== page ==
In general, I’m a fan of graffiti—although not on operating storefronts—since it livens up a city and gives you something to ponder while walking. But jeepers, the quality varies. A couple of weeks ago I was at a Charles Theatre matinee, went to take a leak, and above the urinal, in pencil, was the word “fart.” Why would anyone bother? I remember in the 1980s, at the café Louie’s in Baltimore, the men’s room was awash in multi-colored mini-art and often salacious comments, about who-was-doing-who and revenge missives. Some nasty shit, but more imaginative than a meek “fart.”

In the accompanying photo from many years ago, nine of us posed in downtown Baltimore, a road trip for several who lived in Manhattan, including my wife Melissa (on the left with the box suitcase, perhaps a hand-me-down from her knee-slapper grandparents, Buzz and Bernice), who was seeing Tinytown for the first time. New York always picks your pocket, but on this occasion I remember a quick stop at a hotel bar where one of our party lodged. The tab for three cocktails and a Coke was $11.98. I won’t give away the year, but it wasn’t 1951.

I bring that up in relation to this year’s presidential election: the windy New York Times columnist Ezra Klein, in a mash letter of advice to Joe Biden on how to reverse his disapproval numbers, included a list of issues in a recent Times/Siena poll about voters’ top concerns. Surprise: despite the non-stop coverage of the Mideast standoff—no one but the U.S. government is “standing with Ukraine” anymore—scored just two percent. The economy and inflation combined for 28 percent, followed by immigration at 12 percent. Klein, like fellow Times bunco man Paul Krugman, insisted the economy is strong, strong and stronger (and the vitals are improving), but tell that to anyone in a supermarket, fast-food dump, restaurant, Walmart or sports venue.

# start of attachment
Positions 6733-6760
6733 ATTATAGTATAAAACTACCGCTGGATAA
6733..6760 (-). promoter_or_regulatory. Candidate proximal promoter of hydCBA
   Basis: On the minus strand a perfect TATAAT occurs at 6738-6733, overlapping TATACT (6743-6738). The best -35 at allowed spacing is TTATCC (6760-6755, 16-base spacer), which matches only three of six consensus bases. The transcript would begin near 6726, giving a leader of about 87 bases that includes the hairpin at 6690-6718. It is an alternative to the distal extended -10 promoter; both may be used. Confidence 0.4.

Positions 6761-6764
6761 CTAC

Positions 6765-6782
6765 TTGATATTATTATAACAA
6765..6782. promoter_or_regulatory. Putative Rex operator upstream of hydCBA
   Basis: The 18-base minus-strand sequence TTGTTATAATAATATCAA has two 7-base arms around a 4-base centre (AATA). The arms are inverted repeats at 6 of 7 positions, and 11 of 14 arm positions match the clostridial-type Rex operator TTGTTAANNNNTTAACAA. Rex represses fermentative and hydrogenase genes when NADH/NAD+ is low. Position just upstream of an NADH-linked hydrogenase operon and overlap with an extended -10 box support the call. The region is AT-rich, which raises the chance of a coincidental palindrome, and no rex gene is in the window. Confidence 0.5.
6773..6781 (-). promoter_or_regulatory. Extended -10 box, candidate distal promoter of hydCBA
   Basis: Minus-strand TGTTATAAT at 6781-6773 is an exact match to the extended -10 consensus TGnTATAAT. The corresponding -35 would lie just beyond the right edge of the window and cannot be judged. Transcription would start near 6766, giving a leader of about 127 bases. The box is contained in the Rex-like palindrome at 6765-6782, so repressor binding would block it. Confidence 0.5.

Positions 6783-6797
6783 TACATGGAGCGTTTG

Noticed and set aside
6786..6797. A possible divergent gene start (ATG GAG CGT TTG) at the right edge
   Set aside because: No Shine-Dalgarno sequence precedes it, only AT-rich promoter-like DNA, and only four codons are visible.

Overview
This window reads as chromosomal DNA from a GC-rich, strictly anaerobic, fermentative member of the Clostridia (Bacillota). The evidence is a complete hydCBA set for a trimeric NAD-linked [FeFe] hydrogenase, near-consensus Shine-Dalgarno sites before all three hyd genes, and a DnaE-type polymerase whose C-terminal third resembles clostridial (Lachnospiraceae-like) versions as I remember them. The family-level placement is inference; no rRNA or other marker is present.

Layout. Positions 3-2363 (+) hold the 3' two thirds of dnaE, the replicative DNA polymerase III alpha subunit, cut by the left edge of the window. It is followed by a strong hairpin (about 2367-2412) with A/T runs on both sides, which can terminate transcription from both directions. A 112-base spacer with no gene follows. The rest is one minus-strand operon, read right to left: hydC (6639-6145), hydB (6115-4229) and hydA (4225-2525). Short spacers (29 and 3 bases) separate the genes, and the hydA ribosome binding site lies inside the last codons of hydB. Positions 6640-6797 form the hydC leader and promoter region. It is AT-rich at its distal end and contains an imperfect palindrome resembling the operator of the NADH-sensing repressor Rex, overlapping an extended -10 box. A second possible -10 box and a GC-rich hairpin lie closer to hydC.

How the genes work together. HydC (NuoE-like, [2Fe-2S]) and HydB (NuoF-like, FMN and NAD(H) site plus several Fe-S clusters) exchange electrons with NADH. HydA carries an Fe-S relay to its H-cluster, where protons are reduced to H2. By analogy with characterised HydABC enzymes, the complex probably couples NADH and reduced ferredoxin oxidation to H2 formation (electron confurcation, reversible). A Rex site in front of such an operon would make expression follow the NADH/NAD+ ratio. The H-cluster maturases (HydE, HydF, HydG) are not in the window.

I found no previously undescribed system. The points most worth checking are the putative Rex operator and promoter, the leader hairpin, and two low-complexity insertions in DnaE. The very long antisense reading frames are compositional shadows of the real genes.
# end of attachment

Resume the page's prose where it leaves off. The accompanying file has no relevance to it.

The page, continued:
Take a look at the clues to figure out what year the photo was snapped: Nelson Mandela is released from prison after 27 years; British cops seal off Brixton after a night of protests over the poll tax; the biannual coup in Haiti takes place; Dave Grohl joins Nirvana; Jesse Owens is awarded a posthumous Congressional Gold Medal; Boris Yeltsin isn’t yet ridiculed as a wandering drunk; the peculiar David Souter takes a place on the U.S. Supreme Court; The Smashing Pumpkins record their first album Gish; Octavio Paz wins the Literature Nobel Prize; ARTZ is born and Dexter Gordon dies; Die Hard 2 is even more successful than the first; Roddy Doyle’s The Snapper and William Boyd’s Brazzaville Beach are published; Billy Bragg’s The Internationale is released; and Summer Squall wins the Preakness Stakes.

—Follow Russ Smith on Twitter: @MUGGER2023